The Bogunovic lab focuses on the study of human immunogenetics. We aim to improve understanding of the human immune system by studying 1) individuals with rare auto-inflammatory syndromes 2) individuals with severe clinical presentations of infections usually causing mild or no clinical disease and 3) genetic basis of immune response in neoplasm. To dissect these phenotypes we use genomic, genetic, molecular biology, cellular biology, immunology and clinical tools.
The hypothesis of the lab is that inter-individual variability in immune responses (in auto-inflammatory syndromes, infections or neoplasm) can also be explained by the immune genetic composition of the host.
We have recently identified null mutation in ISG15 in children with autosomal recessive ISG15 deficiency. ISG15 deficient individuals present with persistently high levels of mRNA for select IFN-α/β-inducible genes (ISGs) in their blood cells when tested ex vivo, mimicking Aicardi-Goutières syndrome (AGS) and susceptibility to environmental mycobacteria. Mechanistically, we found that the lack of intracellular free ISG15 resulted in inadequate stability of USP18, a potent negative regulator of IFN-α/β signaling and a bona fide deISGylating enzyme. Unlike Isg15-/- mice, which show high susceptibility to a wide range of viruses, humans deficient for ISG15 show no overt susceptibility to viral disease and in fact, may have an enhanced capacity to control viral infections. To date, we have defined essential roles for free extracellular ISG15 in immunity against mycobacteria (Bogunovic et. al, Science), and for free intracellular ISG15, as a negative regulator of IFN-α/β signaling (Zhang et. al, Nature) and suggested that ISG15 deficiency at least in vitro results in augmented control of viral infections as compared to WT individuals ( Speer et. al, Nature Communications).
We have recently identified 5 children with complete USP18 deficiency (in collaboration with Dr. Manchini at Erasmus University, The Netherlands) and detailed the molecular mechanisms behind the Type I IFN inflammation. Importantly these children presented with a severe perinatal onset of inflammation (Meuwissen et. al Journal of Experimental Medicine) suggestive of intrauterine infection, yet not infectious origin was identified, leading to diagnosis of Pseudo-TORCH syndrome. USP18 has both enzymatic (acting as a deISGylating enzyme) and negative regulatory activity (prevent IFN mediated inflammation).We continue to study these and other individuals with similar disease presentations looking to unveil novel genetic and molecular mechanisms behind this syndrome.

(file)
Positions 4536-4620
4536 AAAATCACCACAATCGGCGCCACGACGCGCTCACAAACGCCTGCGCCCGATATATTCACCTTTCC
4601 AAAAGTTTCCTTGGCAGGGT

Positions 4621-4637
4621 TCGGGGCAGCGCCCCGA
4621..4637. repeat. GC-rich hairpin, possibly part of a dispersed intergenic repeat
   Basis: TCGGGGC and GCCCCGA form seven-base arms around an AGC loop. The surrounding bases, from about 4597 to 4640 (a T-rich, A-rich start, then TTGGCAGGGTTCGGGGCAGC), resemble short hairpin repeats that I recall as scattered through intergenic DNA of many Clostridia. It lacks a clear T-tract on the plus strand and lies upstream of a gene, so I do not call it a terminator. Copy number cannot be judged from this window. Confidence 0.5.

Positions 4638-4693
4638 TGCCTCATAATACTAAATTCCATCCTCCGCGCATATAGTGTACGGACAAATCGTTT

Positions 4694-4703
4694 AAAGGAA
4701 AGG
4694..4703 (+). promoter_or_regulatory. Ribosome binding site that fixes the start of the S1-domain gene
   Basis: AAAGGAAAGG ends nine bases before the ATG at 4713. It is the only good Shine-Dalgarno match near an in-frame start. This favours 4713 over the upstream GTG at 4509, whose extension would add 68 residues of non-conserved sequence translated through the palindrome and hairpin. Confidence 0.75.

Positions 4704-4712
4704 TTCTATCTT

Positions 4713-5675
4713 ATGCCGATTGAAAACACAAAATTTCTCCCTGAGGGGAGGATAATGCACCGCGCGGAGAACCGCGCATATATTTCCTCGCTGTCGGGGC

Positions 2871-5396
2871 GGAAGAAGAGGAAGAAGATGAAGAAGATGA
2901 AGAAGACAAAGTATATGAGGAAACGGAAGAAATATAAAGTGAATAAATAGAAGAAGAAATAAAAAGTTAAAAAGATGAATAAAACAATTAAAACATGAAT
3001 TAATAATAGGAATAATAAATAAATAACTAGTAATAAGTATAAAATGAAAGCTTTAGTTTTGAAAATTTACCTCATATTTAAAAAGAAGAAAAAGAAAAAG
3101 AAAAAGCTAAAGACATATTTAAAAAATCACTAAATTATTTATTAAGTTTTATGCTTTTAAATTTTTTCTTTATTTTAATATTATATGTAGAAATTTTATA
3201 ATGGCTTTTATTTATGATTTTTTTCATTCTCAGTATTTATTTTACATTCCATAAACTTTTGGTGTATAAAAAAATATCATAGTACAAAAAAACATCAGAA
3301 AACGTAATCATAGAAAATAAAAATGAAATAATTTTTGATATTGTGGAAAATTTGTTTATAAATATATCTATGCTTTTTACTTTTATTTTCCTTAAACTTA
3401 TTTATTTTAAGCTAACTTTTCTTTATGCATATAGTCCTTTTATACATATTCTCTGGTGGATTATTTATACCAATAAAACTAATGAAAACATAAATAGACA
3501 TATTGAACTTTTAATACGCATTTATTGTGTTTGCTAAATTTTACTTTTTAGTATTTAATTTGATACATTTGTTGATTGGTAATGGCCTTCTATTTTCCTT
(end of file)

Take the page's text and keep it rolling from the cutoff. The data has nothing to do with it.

Interestingly, the role for ISGylation in humans remains elusive. We now aim at better understanding the role for ISGylation in human setting. To do so, we utilize a number of genetic models we have discovered or generated, allowing us to mechanistically assess the questions of ISGylation, and deISGylation as they pertain to ISG15 and USP18 biology.
Human genetic susceptibility to Listeria monocytogenes
We are studying the pathogenesis of central nervous system infections with the foodborne pathogen Listeria monocytogenes (neurolisteriosis). In immunocompetent individuals, infection with Listeria monocytogenes generally results in minor gastrointestinal problems. In rare cases, infection with Listeria monocytogenes may cause invasive infections, resulting in meningitis in this population, with significant mortality and morbidity. We seek to unveil host genetic causes of disease in this patient population.
Human immune genetics of cancer
As with autoimmune and infectious disease, human immune response to neoplasm is vastly individual both in disease progression and susceptibility to given immune therapy. We seek to unveil both host and neoplasm genetics as determinants of responsiveness to immune therapy, thereby paving a way for personalized medicine approaches of both boosting and choosing the correct therapy.
By aiming to illuminate the elusive pathogenesis of these diseases, we are hoping to lay the foundation for a novel and paradigm-shifting approach to the rational design of both preventative medicine (vaccines and genetic counseling) and treatments beyond current standards.